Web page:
Australia's population balloons to 21.8m

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Australia's population balloons to 21.8m

Australia's population soared by almost half a million people in the year to March - a boom not seen since the 1960s.

A green group says that's no cause for celebration and has called for immigration to be cut to protect the environment.

Australian Bureau of Statistics data released on Tuesday shows the population increased by just over two per cent - or 439,000 people - in the year to March.

There are now 21.8 million of us.

Most of the recent increase - almost 300,000 people - was due to immigration.

But there's also a mini-baby boom, with 160,000 babies entering the world during the year.

Cont...
 
So, 2% p.a. = ballooning?

Our term deposits must be exploding right now.

Anyway, keep them coming I say, there's plenty of room.
 
there is something odd in those statistics. would like an explanation from ABS about unemployment data and partecipation rate after this new population number. what are all those new people doing?
 
there is something odd in those statistics. would like an explanation from ABS about unemployment data and partecipation rate after this new population number. what are all those new people doing?

They are busy buying property. There is no way Immigration Department has issued so many visas - so they must be cashed up ex-pats who are fleeing crisis in other parts of the world. BTW, 439,000 people - this equates to demand in another 146,000 dwellings.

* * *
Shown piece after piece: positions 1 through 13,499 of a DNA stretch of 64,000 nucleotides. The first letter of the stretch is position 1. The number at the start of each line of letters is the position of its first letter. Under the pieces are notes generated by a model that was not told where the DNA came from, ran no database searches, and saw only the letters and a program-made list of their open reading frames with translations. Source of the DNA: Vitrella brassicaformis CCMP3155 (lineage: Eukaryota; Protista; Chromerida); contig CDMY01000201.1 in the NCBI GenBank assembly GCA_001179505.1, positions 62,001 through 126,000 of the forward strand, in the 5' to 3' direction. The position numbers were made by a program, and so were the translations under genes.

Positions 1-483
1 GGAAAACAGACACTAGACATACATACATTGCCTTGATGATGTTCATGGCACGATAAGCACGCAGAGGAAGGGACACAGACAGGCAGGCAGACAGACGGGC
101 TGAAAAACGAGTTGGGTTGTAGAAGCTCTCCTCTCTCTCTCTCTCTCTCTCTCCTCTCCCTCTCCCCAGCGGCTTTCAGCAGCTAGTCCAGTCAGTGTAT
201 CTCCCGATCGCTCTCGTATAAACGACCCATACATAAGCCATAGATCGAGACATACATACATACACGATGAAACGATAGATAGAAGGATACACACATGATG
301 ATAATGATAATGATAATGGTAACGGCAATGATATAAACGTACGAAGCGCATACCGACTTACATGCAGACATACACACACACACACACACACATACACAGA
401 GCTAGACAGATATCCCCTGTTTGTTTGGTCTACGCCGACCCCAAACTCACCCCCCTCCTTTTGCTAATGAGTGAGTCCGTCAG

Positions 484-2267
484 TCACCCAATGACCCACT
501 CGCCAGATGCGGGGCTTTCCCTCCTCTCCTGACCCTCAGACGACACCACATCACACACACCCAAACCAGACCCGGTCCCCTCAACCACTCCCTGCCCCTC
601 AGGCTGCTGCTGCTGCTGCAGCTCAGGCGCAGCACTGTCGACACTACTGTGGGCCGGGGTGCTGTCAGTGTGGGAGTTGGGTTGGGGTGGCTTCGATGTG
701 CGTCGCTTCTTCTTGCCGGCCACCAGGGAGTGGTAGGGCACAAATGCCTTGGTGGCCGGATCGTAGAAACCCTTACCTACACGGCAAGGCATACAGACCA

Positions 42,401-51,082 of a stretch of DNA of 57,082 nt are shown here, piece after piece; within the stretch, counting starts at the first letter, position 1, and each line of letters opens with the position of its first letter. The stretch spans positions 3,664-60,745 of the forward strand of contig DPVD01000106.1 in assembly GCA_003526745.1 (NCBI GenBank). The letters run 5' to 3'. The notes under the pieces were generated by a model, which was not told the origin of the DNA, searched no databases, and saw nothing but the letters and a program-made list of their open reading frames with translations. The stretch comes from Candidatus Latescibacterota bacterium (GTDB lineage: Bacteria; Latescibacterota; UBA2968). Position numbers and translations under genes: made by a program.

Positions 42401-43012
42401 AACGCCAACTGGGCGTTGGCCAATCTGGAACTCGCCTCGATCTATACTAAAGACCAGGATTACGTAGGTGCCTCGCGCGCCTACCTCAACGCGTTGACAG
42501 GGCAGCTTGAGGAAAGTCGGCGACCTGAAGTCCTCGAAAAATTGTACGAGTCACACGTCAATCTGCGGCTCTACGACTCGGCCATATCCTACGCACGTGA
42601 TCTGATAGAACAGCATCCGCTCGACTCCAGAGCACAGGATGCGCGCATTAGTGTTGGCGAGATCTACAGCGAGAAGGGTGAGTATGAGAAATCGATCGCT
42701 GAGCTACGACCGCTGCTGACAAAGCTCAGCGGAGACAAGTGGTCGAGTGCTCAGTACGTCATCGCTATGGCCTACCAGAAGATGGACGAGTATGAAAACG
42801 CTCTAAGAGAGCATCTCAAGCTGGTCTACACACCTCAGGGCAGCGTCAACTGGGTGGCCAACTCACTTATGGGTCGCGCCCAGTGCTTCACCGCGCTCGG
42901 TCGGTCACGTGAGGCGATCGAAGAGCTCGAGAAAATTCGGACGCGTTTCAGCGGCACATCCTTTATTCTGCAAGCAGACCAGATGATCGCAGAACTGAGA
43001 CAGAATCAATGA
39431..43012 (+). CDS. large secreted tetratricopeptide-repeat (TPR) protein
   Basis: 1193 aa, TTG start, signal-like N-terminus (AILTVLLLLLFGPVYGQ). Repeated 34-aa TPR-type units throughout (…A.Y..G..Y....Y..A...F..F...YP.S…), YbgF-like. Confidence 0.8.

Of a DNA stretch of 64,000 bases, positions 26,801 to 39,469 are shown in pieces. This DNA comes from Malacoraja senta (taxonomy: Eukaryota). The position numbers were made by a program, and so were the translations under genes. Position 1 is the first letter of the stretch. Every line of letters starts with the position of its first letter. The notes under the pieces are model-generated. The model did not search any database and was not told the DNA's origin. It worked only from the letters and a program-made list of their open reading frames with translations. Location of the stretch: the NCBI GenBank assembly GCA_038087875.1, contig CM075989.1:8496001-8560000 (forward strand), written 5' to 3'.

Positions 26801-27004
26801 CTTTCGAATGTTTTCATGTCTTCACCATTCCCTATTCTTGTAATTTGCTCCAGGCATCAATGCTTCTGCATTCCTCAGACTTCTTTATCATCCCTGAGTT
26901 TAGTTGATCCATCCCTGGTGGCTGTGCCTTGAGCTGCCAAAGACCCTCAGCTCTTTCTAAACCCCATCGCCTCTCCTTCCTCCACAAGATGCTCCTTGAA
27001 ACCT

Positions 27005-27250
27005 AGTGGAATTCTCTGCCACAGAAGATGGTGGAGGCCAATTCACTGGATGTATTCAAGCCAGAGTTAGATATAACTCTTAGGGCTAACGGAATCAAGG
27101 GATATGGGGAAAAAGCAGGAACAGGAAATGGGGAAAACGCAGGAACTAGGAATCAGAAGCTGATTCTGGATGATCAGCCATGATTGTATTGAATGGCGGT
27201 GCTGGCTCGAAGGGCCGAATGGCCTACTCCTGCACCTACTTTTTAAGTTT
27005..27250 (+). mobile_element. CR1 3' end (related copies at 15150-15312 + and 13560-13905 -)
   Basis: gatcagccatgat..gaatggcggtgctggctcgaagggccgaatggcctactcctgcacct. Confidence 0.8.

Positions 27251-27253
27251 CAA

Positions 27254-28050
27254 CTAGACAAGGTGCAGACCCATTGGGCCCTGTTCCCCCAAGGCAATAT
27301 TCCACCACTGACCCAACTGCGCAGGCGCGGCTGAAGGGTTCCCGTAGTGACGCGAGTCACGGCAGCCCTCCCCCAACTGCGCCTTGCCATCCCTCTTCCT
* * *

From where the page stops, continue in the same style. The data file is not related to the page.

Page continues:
Here's some commentary around it today by Ross Gittins. I always like reading his stuff...

Our population explosion: more people, more damage

Ross Gittins said:
You might think that, once people have been born, it doesn't matter to the global environment what country they live in.

But if they move from a developing to a developed country - as in our case most would - their standard of living (and thus their use of natural resources and generation of wastes) greatly increases.

Our apparently universally approved determination to maintain high immigration greatly increases the difficulty we'll have reducing our carbon emissions, puts a lot of upward pressure on house prices and raises questions about whether we're exceeding our Earth's ''carrying capacity''.
Won't be too long and the impact of this immigration policy will start to be felt in house prices. I give the next boom a 12 month window before it kicks into full swing. If you're not positioning yourself for it right now then you are leaving your run a tad late. Don't say we didn't warn you!...

Cheers,
Michael
 
you're kidding yourself...these people will just move into spare bedrooms or doss on the lounge. anyway there are heaps of empty houses around - house prices will crash 40% and stocks are heading back to 2400.

:rolleyes:
 
you're kidding yourself...these people will just move into spare bedrooms or doss on the lounge. anyway there are heaps of empty houses around - house prices will crash 40% and stocks are heading back to 2400.

:rolleyes:

Be careful advocating bunching up. Problem with bunching up has its name. It is called wife/girlfriend. For some obscure reason these creatures always want their own place and are very territorial in kitchens/bathrooms.

Very few people who buch up (or even express their ideas) have wife or girlfriend. It causes a lot of speculation about the methods with which bunchers satisfy thier natural urges. It is reported very frequent use of that 6 letter word starting with "w" and ending with "r".
 
ToDo - you got it in one - ex-pats.

the explosion in english accents up my way has trebled.

THAT'S ballooning - not 2% - but yes - i reckon half are looking to melb/syd
 
Hi guys,

And do many here remember what happened last time we had a population explosion in Australia? It was after WWII when the Baby Boomers were born en masse and resulted in the single largest inter-generational proportional increase in population on record. Our economy absolutely exploded.